How the West Was Won (1962)
Parson Alec Harvey: The laddies health the reason you're heading west?
Zebulon Prescott: Partly, only partly. Mostly our trouble east was rocks. I had me a farm where some years I'd raise a hundred bushels of rocks to the acre.
Rebecca Prescott: Now, Zebulon, you hadn't oughta lie to the man like that.
Zebulon Prescott: Wife, I'm a god fearin soul and I tell the truth as I see it. Now I never used a plow, I'd blast out the furrows with gunpowder. And then one morning, I hauled the bucket up from out of the well and so help me the bucket was full of rocks. Rocks! I just stood there, right still, tryin' not to blaspheme, and I said to myself, "You've got a son that's ailin, you've got a twenty year old daughter what won't take to herself a husband, there she sits over there, moonin as usual, and you've got another daughter who just don't seem quite right in the head". Lilith! Now, I remind you sir, I'm still standin' there, holding a bucket full of rocks, and starin into a bleak old age. So I made me a vow right then and there, I said, "If I can find a man with five hundred dollars, who likes rocks, then there's going to be another fool ownin this farm. Well sir, the Lord provided such a man, and here I am.
Rebecca Prescott: He ain't told you one word of truth, Mr.Harvey. We had the best farm in the township.
Zebulon Prescott: Yeah, Rockville Township it was. Stone County.
Narrator: The west was won by its pioneers, settlers, adventurers is long gone now. Yet it is theirs forever, for they left tracks in history that will never be eroded by wind or rain - never plowed under by tractors, never buried in compost of events. Out of the hard simplicity of their lives, out of their vitality, of their hopes and sorrows grew legends of courage and pride to inspire their children and their children's children. From soil enriched by their blood, out of their fever to explore and be, came lakes where once there were burning deserts - came the goods of the earth; mine and wheat fields, orchards and great lumber mills. All the sinews of a growing country. Out of their rude settlements, their trading posts came cities to rank among the great ones of the world. All the heritage of a people free to dream, free to act, free to mold their own destiny.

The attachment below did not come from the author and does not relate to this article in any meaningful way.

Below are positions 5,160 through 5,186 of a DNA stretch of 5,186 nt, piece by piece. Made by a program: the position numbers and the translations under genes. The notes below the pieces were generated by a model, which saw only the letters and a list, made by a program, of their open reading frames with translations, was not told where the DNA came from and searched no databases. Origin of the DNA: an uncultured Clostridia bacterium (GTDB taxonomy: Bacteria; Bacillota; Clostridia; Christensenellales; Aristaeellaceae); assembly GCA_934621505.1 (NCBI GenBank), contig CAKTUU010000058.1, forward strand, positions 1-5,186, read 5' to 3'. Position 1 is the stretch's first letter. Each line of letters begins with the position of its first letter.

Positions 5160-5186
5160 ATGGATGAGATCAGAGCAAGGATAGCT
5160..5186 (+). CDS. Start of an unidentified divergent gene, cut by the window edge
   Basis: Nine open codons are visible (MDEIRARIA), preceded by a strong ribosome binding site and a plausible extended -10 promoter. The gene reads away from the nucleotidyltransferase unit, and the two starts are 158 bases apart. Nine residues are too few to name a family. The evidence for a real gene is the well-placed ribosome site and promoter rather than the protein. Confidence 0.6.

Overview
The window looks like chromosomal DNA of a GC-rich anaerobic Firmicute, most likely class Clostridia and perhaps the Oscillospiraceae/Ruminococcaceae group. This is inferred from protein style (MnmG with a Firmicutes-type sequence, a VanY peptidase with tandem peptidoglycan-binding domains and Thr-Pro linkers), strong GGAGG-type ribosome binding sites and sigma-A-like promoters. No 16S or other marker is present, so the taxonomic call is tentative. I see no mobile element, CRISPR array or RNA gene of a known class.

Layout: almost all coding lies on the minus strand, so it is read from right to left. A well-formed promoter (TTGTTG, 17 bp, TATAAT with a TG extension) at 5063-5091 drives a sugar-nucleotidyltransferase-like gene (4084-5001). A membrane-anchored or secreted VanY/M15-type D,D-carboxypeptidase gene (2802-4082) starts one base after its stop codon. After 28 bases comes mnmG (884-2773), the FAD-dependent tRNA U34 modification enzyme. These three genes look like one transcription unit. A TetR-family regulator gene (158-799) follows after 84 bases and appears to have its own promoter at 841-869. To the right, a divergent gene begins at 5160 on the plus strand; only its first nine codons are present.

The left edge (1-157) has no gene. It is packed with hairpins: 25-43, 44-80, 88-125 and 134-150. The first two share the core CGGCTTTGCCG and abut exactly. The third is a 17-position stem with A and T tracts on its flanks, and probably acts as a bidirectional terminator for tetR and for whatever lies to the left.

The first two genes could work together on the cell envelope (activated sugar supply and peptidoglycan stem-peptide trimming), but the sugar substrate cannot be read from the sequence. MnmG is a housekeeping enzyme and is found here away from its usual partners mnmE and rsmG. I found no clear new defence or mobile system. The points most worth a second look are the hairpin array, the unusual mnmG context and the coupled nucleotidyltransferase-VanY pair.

[final narrative from the film "How The West Was Won"1962 - narrated by Spencer Tracy]
Zebulon Prescott: O Lord, without consulting with Thee, we have sent thy way some souls whose evil ways passeth all understanding. We ask Thee humbly to receive them... whether you want them or not! Amen.
Narrator: [speaking about the Erie Canal] ... about 150 years ago, an idea took shape in the mind of a man named DeWitt Clinton. And in the way Americans have of acting out their dreams, it came to be.
Cleve Van Valen: From the first moment I saw you I've known that I couldn't live without you.
Lilith 'Lily' Prescott: Well... I'd hate to be the cause of your death, Mr. Van Valen.